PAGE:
- Symmetry or Complementary
- August 21st, 2007
Symmetry. That's what people usually call perfect; even beautiful. The circle of lights shimmering in a lake, the rhyme of lyrics, or the two halves of an apple-- all of these are symmetrical, and appear to be complete. They have always been admired for the feeling of fullness they project, and are even said to be lacking in refinement when they are treated as individual objects rather than an encapsuled element. Symmetry is a phenomenon which one can find all around oneself. The earth itself is so, its geoid shape taken into consideration. The random book on a table, the lined up planting of the garden beds, the staircase upto a classroom, even the arranged seats in a bus. People definitely prefer symmetry to disorganised systems, and thus, the perpetual examples of the former spread throughout the whole place.
I do not exactly disagree with this opinion; symmetry is very important for the feeling of comprehensiveness. But I do beg to differ that it is not symmetry that makes the world as beautiful as it is. Unknowingly, or better put, sub-consciously, people intend to choose the elements as such that they complement each other. Of course, most would not agree of even thinking about something like this, but hey, ever wondered why the gleaming lights look so pretty on the dark surface of the lake? Why are lyrics usually written with a dividing line in between two rhymed ones? Why the apples look as much delicious as they are redder on the outside and whiter on the inside? Black with white, red with green, violet with gold, orange with blue, lime with teal-- the colors say it all. As contrasting they might be from each other, they look just equally wonderful together. And this theory does not limit to colors or lines, it extends to ideas and innovations as well. For example, I was telling my cousin about my view on life and death just the other day, that life would be meaningless if there is no death. Though contradictory to each other, their existences are not self-exclusive. That's what makes living life so cool, rather that's what leads to the coinage of the phrase - ' living life '. It cannot be appreciated if there is no knowledge of an end to it. This is what I call beautiful. Beautiful in its very being, and not its solitude.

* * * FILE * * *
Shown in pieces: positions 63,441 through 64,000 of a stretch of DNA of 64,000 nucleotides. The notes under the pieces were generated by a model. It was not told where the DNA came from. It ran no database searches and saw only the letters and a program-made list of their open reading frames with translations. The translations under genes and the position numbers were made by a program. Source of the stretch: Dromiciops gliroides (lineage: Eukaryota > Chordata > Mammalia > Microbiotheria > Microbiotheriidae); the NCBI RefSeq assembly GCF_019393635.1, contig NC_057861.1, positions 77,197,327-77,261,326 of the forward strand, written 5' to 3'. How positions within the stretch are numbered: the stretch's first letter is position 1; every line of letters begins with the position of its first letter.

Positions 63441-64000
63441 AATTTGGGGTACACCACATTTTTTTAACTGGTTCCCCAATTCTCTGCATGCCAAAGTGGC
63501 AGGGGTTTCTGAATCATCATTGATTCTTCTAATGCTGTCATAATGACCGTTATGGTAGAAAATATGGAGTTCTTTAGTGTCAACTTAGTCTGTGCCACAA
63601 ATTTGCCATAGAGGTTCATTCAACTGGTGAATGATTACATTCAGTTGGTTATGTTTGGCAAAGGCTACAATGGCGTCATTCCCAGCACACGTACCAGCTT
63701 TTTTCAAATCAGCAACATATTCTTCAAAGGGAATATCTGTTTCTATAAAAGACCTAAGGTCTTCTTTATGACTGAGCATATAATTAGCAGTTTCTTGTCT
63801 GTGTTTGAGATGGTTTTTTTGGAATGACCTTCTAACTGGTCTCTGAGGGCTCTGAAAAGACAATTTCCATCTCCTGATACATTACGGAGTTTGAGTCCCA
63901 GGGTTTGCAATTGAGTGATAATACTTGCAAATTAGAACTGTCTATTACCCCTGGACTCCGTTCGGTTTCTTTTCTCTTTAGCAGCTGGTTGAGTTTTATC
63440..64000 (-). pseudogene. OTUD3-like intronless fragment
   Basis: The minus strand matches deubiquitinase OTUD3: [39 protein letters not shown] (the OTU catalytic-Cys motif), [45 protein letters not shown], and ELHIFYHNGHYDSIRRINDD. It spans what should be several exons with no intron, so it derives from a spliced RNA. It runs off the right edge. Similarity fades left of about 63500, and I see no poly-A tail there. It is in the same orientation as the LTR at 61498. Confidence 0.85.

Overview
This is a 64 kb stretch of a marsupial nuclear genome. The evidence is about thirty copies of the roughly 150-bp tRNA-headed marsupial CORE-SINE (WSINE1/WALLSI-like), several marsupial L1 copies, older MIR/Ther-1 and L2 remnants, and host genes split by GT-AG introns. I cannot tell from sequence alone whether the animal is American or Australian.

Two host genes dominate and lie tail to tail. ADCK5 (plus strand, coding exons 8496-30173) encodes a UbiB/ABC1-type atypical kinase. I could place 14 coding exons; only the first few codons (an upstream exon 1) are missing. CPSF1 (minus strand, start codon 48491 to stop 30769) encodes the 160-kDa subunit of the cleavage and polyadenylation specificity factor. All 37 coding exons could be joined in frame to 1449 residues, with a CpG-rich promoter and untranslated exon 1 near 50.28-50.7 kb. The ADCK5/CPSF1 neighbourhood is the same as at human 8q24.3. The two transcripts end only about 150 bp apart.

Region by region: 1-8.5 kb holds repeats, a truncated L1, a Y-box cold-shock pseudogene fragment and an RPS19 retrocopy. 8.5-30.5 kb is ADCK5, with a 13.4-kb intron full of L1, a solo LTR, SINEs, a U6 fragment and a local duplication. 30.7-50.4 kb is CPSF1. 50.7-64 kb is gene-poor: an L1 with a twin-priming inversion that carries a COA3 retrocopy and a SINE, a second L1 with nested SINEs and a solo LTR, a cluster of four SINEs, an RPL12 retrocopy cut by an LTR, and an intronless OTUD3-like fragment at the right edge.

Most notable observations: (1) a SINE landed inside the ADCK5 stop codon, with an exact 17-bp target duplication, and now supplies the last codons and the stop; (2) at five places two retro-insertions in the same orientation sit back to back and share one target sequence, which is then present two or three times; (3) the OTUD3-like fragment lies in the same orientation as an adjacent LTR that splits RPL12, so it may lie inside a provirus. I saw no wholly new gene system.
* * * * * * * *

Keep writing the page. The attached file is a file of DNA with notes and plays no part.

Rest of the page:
There is, of course, the reasoning that this theory will fail if there might be no symmetry. This might be true to quite an extent, as the basis for completeness will always be symmetry, rather than a complementary explanation. But this should not lead to the conclusion that the latter factor could be conveniently ignored, as that would surely result in an outcome a shade worse than it could have been. This is about all I wish to express about the under-estimated powers of complementing things. Co-existence and co-evolution, or even symbiosis, is the way we all survive. If we can identify it to some extent in our biological environment, why not apply the same concept to life? It might not be that difficult, considering the fundamentals have already been ingrained within us. We just have to broaden our visions, believe in them, and start implementing our ideas in our daily lives. Maybe one day, we might be able to understand each other, and the world around us. Maybe one day, the world again would be as beautiful as we have always envisioned it.